Vermont Law announces Center for Justice Reform

  • Vermont Law School (Photo: Michelle Grimord Eggers)

Vermont Law School launched a new Center for Justice Reform that will address deficiencies in the criminal justice system and other responses to harm and conflict. 

The Center will serve as the school’s training ground for professionals working within the criminal justice system, child protection services, educational institutions and human resources. The Center will offer a Master of Arts in Restorative Justice (MARJ), a joint J.D./MARJ degree program and a Professional Certificate in Restorative Justice.

Vermont Law will also extend its current curricular offerings in this practice specialty, providing a wealth of new opportunities for students to learn about restorative justice. The Center will host conferences and speakers and promote the use of Vermont’s expungement laws to help citizens remove old convictions from the public records.

 


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“We need new ways to think about and respond to crime and other conflict,” said center founder Professor Robert Sand. “Harm affects individuals and relationships, not just the state or some higher authority, and those individuals need a meaningful voice in shaping the response. Moreover, people who cause harm have an obligation to make things right. Punishment alone does not create an adequate voice for those harmed or an adequate opportunity for those who create the harm.”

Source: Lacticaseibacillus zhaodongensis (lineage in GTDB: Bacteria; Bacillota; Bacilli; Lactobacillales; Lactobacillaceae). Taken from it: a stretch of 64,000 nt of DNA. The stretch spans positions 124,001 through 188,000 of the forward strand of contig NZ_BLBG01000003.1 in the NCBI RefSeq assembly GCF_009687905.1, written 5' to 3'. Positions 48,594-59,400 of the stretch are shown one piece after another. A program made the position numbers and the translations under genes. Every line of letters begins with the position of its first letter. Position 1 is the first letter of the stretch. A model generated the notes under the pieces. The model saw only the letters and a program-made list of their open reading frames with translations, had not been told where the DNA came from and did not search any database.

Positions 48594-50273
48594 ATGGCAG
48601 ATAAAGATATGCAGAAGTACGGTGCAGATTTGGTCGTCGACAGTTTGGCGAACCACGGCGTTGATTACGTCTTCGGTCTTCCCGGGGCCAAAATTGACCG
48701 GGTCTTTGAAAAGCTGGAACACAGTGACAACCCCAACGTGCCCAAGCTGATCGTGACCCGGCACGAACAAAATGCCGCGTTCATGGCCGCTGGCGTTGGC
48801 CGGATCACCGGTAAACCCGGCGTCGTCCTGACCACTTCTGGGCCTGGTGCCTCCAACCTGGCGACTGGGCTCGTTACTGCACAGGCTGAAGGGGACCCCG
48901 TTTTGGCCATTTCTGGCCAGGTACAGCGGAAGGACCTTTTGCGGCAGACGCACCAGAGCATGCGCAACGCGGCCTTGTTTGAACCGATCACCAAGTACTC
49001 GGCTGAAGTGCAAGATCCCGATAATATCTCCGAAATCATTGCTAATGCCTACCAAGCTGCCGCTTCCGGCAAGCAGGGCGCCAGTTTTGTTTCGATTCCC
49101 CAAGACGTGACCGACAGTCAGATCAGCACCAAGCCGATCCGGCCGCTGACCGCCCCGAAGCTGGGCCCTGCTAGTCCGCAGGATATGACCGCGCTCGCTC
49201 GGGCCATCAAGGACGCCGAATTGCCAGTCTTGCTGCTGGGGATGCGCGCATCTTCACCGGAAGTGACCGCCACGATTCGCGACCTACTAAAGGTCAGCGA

Students completing the MARJ program will take a total of 30 course credits, which will be offered through a hybrid online/on-campus format. Law students completing the joint J.D./MARJ degree can earn both degrees in just three years. The Professional Certification in Restorative Justice is a 12-credit hybrid summer program.

“Vermont Law School has long led the field in pioneering law and policy programs, and our uniquely positioned Center for Justice Reform continues that leadership,” said Vermont Law President and Dean Thomas McHenry. “Our restorative justice students will have an opportunity to study this field surrounded by legal and environmental experts committed to social and environmental justice."

More information about the program can be found here.

 

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Tyler Roberts is an editor for The National Jurist. You can follow him on Twitter at @wtylrroberts


 

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